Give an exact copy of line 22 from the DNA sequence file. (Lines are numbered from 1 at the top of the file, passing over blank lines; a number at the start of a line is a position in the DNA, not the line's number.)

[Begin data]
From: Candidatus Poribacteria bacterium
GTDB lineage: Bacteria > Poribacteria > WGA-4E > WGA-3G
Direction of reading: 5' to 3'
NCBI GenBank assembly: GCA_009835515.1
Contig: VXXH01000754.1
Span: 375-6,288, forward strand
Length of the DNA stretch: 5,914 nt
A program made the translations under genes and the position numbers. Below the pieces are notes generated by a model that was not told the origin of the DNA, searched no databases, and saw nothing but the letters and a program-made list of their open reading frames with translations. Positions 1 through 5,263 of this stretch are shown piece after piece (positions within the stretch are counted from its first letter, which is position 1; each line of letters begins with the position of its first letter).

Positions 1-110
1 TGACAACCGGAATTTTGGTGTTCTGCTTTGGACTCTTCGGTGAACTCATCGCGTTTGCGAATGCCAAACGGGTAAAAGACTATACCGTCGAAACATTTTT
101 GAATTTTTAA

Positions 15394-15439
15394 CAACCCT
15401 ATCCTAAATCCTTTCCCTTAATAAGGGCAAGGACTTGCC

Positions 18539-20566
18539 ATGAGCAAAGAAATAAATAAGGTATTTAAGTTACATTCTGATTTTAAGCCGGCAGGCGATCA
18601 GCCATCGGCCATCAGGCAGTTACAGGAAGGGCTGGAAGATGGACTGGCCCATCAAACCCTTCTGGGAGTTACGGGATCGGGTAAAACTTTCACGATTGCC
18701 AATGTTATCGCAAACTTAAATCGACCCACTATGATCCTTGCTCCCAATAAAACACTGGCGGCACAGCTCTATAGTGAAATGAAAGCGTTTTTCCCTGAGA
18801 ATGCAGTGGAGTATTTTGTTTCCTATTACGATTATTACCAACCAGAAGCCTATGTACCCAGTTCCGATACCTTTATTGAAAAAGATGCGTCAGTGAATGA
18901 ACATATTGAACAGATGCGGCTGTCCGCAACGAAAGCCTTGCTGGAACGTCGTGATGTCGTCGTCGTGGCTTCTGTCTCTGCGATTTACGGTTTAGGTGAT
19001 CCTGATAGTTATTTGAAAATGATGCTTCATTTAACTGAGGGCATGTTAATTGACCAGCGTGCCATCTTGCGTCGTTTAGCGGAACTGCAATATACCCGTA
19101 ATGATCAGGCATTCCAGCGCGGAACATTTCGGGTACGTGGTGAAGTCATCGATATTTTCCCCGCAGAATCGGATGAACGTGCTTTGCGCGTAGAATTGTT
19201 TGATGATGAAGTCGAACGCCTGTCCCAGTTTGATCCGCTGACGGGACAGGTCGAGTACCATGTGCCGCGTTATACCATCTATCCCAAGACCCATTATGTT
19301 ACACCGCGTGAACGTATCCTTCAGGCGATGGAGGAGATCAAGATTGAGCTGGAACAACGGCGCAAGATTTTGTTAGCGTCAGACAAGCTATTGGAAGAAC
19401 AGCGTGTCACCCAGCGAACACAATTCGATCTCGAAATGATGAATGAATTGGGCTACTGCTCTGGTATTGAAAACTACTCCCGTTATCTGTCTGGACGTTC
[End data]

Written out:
19101 ATGATCAGGCATTCCAGCGCGGAACATTTCGGGTACGTGGTGAAGTCATCGATATTTTCCCCGCAGAATCGGATGAACGTGCTTTGCGCGTAGAATTGTT